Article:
Is anger always a sin

That’s the way I understand it, though I don’t have an education in moral theology. Anger, for a just cause, is not the sin of anger, but of judgement. To not be angry, when there is a just cause to be angry, may be a greater sin (i.e. silence is acceptance). However, instead of listening to me, I would suggest talking to your priest or contacting the diocese and discussing this with someone who has a degree in moral theology. Perhaps, they can explain it better and correct any misinformation I may be giving.

CCC 2302 By recalling the commandment, "You shall not kill,"93 our Lord asked for peace of heart and denounced murderous anger and hatred as immoral.
Anger is a desire for revenge. “To desire vengeance in order to do evil to someone who should be punished is illicit,” but it is praiseworthy to impose restitution "to correct vices and maintain justice."94 If anger reaches the point of a deliberate desire to kill or seriously wound a neighbor, it is gravely against charity; it is a mortal sin. the Lord says, "Everyone who is angry with his brother shall be liable to judgment."95

Thank you, I will contact an “authority” , somehow I thought that this question may have been more black and white and that I was not able to make sense of it.

As an update, I did receive an apology (cannot remember that happening in the past) and he is going to counseling TODAY (he has always refused to go to counseling). This is gigantic behavioural departure from the previous scenarios (yes there have been many similar episodes) This gives me hope that he will heal.

I can only attribute this sudden change of heart to prayers, so thank you to everyone for your prayers and big thank You to God for acquiescing.

Please keep us in your prayers!

I too am abused by my bipolar husband alcoholic husband. He is on disability from anxiety/depression plus seems to be bipolar when off meds. He starts drinking before I get home from work, but then doesn’t drink while I’m home unless I work on projects. If I say something wrong, he brings up the past, gets very angry at me. I usually ignore it and shut down since there is no talking to him.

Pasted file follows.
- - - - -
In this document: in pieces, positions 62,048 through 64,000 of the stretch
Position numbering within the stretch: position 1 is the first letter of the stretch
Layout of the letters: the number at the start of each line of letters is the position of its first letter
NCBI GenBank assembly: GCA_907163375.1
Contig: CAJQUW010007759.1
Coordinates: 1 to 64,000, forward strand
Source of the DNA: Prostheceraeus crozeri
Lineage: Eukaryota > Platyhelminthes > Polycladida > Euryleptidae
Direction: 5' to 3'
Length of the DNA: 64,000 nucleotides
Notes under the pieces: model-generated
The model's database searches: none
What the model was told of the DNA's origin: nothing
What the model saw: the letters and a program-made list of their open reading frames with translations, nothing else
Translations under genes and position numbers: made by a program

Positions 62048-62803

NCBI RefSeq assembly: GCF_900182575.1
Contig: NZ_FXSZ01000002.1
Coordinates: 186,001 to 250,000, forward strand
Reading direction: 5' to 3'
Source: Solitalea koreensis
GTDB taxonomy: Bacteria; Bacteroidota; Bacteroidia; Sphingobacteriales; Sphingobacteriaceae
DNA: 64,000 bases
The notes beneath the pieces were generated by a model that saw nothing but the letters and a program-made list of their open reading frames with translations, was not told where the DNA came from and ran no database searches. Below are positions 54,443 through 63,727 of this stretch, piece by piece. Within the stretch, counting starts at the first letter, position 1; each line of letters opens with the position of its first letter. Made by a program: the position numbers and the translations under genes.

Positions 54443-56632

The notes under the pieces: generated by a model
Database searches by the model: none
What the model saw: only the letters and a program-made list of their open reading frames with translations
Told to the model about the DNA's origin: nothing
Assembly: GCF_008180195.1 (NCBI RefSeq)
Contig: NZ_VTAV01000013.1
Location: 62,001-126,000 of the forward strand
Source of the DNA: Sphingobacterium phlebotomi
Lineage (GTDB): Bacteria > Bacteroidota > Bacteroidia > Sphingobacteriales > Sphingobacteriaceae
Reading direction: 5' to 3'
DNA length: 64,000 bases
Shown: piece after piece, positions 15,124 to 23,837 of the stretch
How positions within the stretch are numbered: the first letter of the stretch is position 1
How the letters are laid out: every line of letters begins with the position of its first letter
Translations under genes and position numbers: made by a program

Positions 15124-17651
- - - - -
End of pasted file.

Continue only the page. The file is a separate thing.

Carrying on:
Before Easter, I went to talk with our priest - confession that was long overdue. I am trying to strengthen my faith. The last time he got upset, I suggested he too needs to talk to Fr. Finally he did. I don’t know if he brought up the subject that causes him the most pain, but he seems to not drink as much now. But time will tell.
Since he is such a negative person it is hard to live with. I lose my cool too. I’m trying to pray to help me control it.
Yes we all have our cross to bear.

I imagine that anger would not always be considered a “sin” in the Catholic paradigm.

Jesus expressed anger several times in the stories related in the biblical canon (with the moneylenders…the fig tree episode…with his disciples, etc).

And since he is called “sinless” (right?)…then…anger cannot always be a sin.


I will pray for you and your family. Feel freee to pm me if you need to.


Yes I do believe that It is just unclear to me whether my situation falls into the non-sin category.

Peace to you

Please keep in mind that bipolar disorder is an illness. Getting angry at its manifestations won’t help anything.

On the other hand, your husband is making choices which are hurtful. Your anger is a normal response.

So, the question seems to be, how to get some help for him.

Will he take his meds? Will he voluntarily stop drinking?

A difficult option, but one which sometimes works is to have him committed to a mental health facility. Most places allow a person to be committed for 72 hours for evaluation, if that person is a danger to himself or others. That 72 hour drying out period, with the proper meds might give him some clarity.

I hope that you are correct, I will make an appointment with a priest or contact the diocese or something

So, the question seems to be, how to get some help for him.

Will he take his meds? Will he voluntarily stop drinking?

IMHO this is the root of the problem, as with any bipolar when they start feeling normal they do not think that they need their treatment. Other than beg,plead, reason and put his concoction right in front of him, for it to be left there, I am not sure what else I can do.

He will not admit that alcohol is kryptonite to bipolar and treatment (and sanity). Still a hurdle.